Wonder is everywhere. That’s why, every other week, Atlas Obscura drags you down some of the rabbit holes we encounter as we search for our unusual stories. We highlight surprising finds, great writing, and inspiring stories from some of our favorite publications.

The Online Art Catalogue Chronicling Stolen African Heritage

by Gouri Sharma, MIT Technology Review

The artifacts of the Edo people looted by the British in the late 19th century—often known as the Benin Bronzes—are now scattered across museums and private collections. The website Digital Benin brings these important objects back together—at least virtually. Creators call this information-gathering effort “digital restitution;” The site reattaches traditional Edo names and other culturally specific knowledge to the artifacts, and they hope it is a step in securing the return of the items to the Edo community, many of whom live in southern Nigeria.

An Interview With NASA’s Cosmic Dust Curator

by Katherine Harmon Courage, Nautilus

Marc Fries, who holds the amazing title of “cosmic dust curator” for NASA, has scoured the Earth and its atmosphere—from Arizona to Antarctica—to find meteorites and, he now believes, tiny pieces of human-made space vehicles.

The Sound Maps that Predict Poachers’ Movements

by Julián Reingold, BBC Future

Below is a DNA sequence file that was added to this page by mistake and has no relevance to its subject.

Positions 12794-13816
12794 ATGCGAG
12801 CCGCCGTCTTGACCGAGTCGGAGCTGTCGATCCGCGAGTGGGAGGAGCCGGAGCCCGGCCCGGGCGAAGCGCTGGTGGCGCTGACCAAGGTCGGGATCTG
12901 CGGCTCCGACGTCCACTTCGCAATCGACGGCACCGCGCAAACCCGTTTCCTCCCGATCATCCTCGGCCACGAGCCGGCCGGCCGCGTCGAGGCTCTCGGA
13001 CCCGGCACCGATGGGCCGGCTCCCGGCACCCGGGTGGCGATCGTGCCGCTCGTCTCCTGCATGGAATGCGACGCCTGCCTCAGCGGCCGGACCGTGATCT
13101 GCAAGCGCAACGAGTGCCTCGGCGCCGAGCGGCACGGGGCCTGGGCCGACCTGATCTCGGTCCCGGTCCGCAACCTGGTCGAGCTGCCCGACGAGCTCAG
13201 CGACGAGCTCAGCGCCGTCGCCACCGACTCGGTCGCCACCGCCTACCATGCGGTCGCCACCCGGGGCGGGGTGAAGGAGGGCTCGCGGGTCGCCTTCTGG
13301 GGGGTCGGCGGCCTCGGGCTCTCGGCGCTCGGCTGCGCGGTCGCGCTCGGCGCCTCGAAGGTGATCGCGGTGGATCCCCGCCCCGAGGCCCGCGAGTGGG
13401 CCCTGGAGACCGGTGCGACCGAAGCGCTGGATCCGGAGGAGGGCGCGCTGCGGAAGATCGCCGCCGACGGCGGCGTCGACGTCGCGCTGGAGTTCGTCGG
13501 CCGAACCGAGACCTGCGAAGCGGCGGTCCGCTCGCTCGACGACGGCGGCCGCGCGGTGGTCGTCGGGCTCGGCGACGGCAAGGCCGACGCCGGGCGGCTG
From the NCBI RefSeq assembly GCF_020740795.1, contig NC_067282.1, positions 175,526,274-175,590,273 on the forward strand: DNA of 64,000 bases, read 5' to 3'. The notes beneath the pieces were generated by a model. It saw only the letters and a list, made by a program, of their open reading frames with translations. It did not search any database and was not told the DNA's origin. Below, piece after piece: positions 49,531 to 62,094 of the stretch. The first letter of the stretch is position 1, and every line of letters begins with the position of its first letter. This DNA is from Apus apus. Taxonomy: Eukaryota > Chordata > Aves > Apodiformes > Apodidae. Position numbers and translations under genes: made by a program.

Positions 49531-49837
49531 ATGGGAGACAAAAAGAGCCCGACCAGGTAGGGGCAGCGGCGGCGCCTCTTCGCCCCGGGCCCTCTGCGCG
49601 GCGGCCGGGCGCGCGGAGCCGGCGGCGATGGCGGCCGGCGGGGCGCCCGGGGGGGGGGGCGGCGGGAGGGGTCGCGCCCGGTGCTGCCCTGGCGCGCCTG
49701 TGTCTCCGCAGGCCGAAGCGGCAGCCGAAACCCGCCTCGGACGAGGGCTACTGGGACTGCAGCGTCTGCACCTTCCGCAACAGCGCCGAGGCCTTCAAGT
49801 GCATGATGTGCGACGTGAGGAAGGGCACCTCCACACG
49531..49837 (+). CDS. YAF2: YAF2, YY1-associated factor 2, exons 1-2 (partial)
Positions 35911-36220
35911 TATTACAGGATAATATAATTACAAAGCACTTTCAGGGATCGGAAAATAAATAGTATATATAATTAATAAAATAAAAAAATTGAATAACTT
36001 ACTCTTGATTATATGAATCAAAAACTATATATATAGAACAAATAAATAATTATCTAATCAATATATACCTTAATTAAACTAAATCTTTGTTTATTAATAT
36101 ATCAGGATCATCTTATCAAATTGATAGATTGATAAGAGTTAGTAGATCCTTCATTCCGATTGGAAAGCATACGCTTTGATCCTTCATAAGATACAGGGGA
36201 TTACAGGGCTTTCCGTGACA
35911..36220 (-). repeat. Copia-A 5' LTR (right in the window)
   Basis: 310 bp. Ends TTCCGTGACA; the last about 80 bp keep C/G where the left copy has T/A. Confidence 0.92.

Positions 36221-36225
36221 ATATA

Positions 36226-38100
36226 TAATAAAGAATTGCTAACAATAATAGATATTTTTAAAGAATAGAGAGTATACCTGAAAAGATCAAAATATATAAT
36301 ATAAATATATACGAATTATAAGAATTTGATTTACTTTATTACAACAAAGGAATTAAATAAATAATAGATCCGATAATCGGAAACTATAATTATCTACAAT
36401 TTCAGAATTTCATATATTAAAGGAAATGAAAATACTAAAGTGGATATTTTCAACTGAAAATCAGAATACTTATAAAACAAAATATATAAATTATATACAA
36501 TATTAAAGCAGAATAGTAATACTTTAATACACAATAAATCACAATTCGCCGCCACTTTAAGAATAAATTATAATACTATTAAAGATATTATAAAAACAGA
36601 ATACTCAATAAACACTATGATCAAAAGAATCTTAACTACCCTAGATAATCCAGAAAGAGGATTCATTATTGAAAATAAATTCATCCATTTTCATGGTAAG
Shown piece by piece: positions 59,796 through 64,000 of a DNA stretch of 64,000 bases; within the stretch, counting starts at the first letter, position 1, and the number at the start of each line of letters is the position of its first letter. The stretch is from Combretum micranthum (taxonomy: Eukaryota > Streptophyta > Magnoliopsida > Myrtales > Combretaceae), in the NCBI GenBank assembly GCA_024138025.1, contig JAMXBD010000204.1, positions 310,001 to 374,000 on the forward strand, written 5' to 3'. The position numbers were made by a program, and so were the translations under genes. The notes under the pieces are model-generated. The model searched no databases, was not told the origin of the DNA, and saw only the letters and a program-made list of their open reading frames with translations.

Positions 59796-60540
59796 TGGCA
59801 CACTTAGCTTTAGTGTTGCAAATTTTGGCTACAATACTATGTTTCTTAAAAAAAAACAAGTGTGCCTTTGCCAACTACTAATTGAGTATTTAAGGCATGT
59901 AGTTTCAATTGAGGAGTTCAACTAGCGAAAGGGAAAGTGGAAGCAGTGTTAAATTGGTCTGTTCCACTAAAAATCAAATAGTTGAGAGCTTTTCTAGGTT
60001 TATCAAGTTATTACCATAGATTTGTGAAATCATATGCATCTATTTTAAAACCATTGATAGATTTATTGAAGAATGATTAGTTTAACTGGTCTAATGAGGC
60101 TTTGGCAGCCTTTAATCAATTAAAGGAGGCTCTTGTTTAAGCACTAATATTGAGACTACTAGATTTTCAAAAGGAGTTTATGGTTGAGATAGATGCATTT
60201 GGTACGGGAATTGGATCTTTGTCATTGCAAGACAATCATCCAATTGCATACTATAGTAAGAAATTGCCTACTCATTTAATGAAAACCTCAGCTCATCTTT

In the Upper Paraná Atlantic Forest on the border of Argentina and Brazil, scientists are employing technology to protect the 300 jaguars and other animals under threat from deforestation and poaching. Among their tools: sound recordings. Acoustic sensors can detect gunshots, helping scientists refine maps of the most dangerous regions of the vast forest.

The Return of Flag No. 98

by Michael Wilson, The New York Times

In 1939, the Explorers Club—a storied institution among adventures—gave Admiral Richard E. Byrd a flag bearing the club’s symbol to carry on his expedition to Antarctica. He was supposed to bring the flag back to the Explorers Club, but when he and his team returned to prepare for the coming war, it was missing. Its whereabouts were unknown for more than 80 years.

Petrified Mangrove Forest Discovered Hiding in Plain Sight

by Sascha Pare, LiveScience

The tropical forests of Barro Colorado Island, which sits in Panama’s human-made Gatun Lake, is one of the most studied ecosystems in the world. But scientists have discovered something they never spotted before: the petrified remains of a 23-million-year-old forest of mangroves, buried by a volcanic eruption in the early Miocene.

Who Was the Mysterious Woman Buried Alone at the Pet Cemetery?

by Andrew Keh, The New York Times

Hartsdale Pet Cemetery—the first of its kind in the United States—is home to the remains of about 80,000 beloved pets and about 900 of their humans. But it was a mystery why Patricia Chaarte, a 92-year-old woman who had died at her home in Mexico, asked to be interred at the cemetery just north of New York City.

Instagram-Famous Boat May Be Scraped

by Associated Press

A dilapidated fishing boat on a sandbar in Inverness, California, that became an Instagram sensation, is again in danger of being removed. The boat, known as the Tomales Bay Shipwreck, the Inverness Shipwreck, and S.S. Point Reyes, was once saved from destruction from the outpouring of support from photographers, but recent storms have created unsafe conditions, the National Park Service says.